A letter of credit is a mechanism to process payment and freight release through the buyer’s and seller’s banks. A buyer will deposit the money into their bank, and the bank will release the payment to the seller’s bank once the cargo is confirmed to hit a certain milestone, usually once it has been shipped from origin.
Liquidation occurs usually about one year after an entry takes place. When an entry is liquidated, essentially customs is closing the file on the entry.
List of Incoterms
Incoterms are managed by the International Chamber of Commerce and lay the guidelines between buyers and sellers on which party pays for transportation, and where risk of loss transfers. The 2020 Incoterms are EXW, FCA, FOB, FAS, CFR, CIF, CPT, CIP, DPU, DAP, and DDP.
A live unload usually refers to Full Container loads wherein importers are given 1-2 hours to unload the cargo from the truck while the driver waits before bringing the empty container back to the port.
Low Sulfur Surcharge (LSS)
When cargo vessels get close to ports that have high populations, they are required to use a fuel with a low sulfur content to limit their pollutants. The lower sulfur fuel is more expensive than the regular bunker fuel that vessels burn during most of the ocean voyage, so this fee is to offset those costs.
Merchandise Processing Fee (MPF)
The Merchandise Processing Fee is an import tax charged on every import shipment, even on duty free shipments. It is based on 0.3464% of the cargo value, with a minimum charge of $27.23 ,and a maximum charge of $528.33. If the value of the cargo is less than $2500, the flat rate of the MPF is $2.18. This fee is imposed to help offset the salaries of federal customs workers.
Misdeclared cargo occurs when the description of the cargo on a Bill of Lading or entry document does not match the actual contents of the shipment. Misdeclared cargo can cause accidents and unpaid duties, which can result in criminal prosecution.
Non-Vessel Operating Common Carrier (NVOCC)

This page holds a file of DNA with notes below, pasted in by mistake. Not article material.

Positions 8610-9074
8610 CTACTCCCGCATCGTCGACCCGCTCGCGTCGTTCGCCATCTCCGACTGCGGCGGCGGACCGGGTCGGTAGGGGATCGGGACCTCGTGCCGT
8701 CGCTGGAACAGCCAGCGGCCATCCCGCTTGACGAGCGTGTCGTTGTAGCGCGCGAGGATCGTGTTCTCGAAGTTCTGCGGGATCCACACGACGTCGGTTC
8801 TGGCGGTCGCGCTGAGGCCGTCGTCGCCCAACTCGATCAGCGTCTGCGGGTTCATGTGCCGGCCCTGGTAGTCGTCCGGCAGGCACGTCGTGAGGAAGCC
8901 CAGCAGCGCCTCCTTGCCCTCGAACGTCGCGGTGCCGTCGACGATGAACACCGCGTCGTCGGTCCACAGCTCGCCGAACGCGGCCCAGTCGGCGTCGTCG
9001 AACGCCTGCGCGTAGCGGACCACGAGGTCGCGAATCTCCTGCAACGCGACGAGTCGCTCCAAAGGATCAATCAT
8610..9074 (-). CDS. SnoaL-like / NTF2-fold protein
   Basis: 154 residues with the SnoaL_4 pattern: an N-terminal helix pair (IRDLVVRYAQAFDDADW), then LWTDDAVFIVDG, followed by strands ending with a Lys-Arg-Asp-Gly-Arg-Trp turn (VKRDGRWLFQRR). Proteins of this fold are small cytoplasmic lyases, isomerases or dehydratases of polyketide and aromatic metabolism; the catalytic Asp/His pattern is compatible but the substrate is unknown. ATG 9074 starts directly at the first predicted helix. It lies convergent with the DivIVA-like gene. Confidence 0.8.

An Non-Vessel Operating Common Carrier is an entity that provides transportation services, without actually operating any of the ocean vessels or airplanes.
A notify party is any party that is notified with shipment information by a carrier upon the arrival of cargo at its destination.
Ocean Transport Intermediary (OTI)
Origin Receiving Charge (ORC)
The Origin Receiving Charge is a fee charged to cover the handling costs of cargo at an origin terminal or container freight station.
Original Bill of Lading (OBL)
An original bill of lading is a contract of carriage that serves as a title of the cargo and confirms the carrier’s receipt of the cargo.
Other Government Agency (OGA)
Other Government Agencies such as FDA, EPA, DOT, FCC, and many others, also have jurisdiction over imports. All imports must comply with all government agency requirements in order to be legally imported and sold within the US.
Out of Gauge (OOG)
A shipment is considered Out of Gauge when it will not fit into a normal 20/40′ container. OOG usually requires the use of either a flat rack container or open top container to accommodate the excessive dimensions.
An overweight surcharge is assessed when cargo is over the maximum allowable payload for standard equipment, and additional specialized equipment is required to move the cargo.
Packing List (PL)
A Packing List is a document used for Customs declaration that identifies the quantity, weight, dimensions, and carton count of the shipped products.
A pallet is a flat transport structure used to increase the ease of handling, speed of loading/unloading, and protection of cargo during the transportation process.
Pallet Exchange Fee
Most CFS or Cargo terminals will accept an even exchange in pallets when picking up cargo that has been loaded on pallets. In cases where the trucker doesn’t have pallets to exchange, they could instead be charged a fee for the pallets.
Pallet Purchase Fee
The cost to purchase a pallet from a CFS, warehouse or other cargo terminal.
Panama Canal Surcharge
This as a fee assessed on ocean shipments when the transporting vessel needs to go through the Panama Canal.
Partner Government Agency (PGA)
A Partner Government Agency is a division of the U.S. federal government that regulates specific products imported into the U.S., along with CBP.
Peak Season Surcharge (PSS)
A Peak Season Surcharge is a variable surcharge that carriers may apply during times of peak demand. PSS may be applied at any time of year, but tends to be more common before the fall/winter holidays and before Chinese New Year.
Per Diem Charge (PD)
A per diem charge is the fee the ocean carrier charges for each day past the number of “free” days that the container is away from port. Per diem is also known as detention.
Pier Pass Fee (PP)
The Pier Pass fee is a single flat fee charged for both daytime and nighttime container moves at the Ports of Los Angeles and Long Beach.
Port Security Fee (PSF)
The International Ship and Port Security was implemented as a result of 9/11, which regulates the safety of crews, vessels, cargo and ports. The port security charge covers the employment, equipment, training, and planning of the ISPS personnel.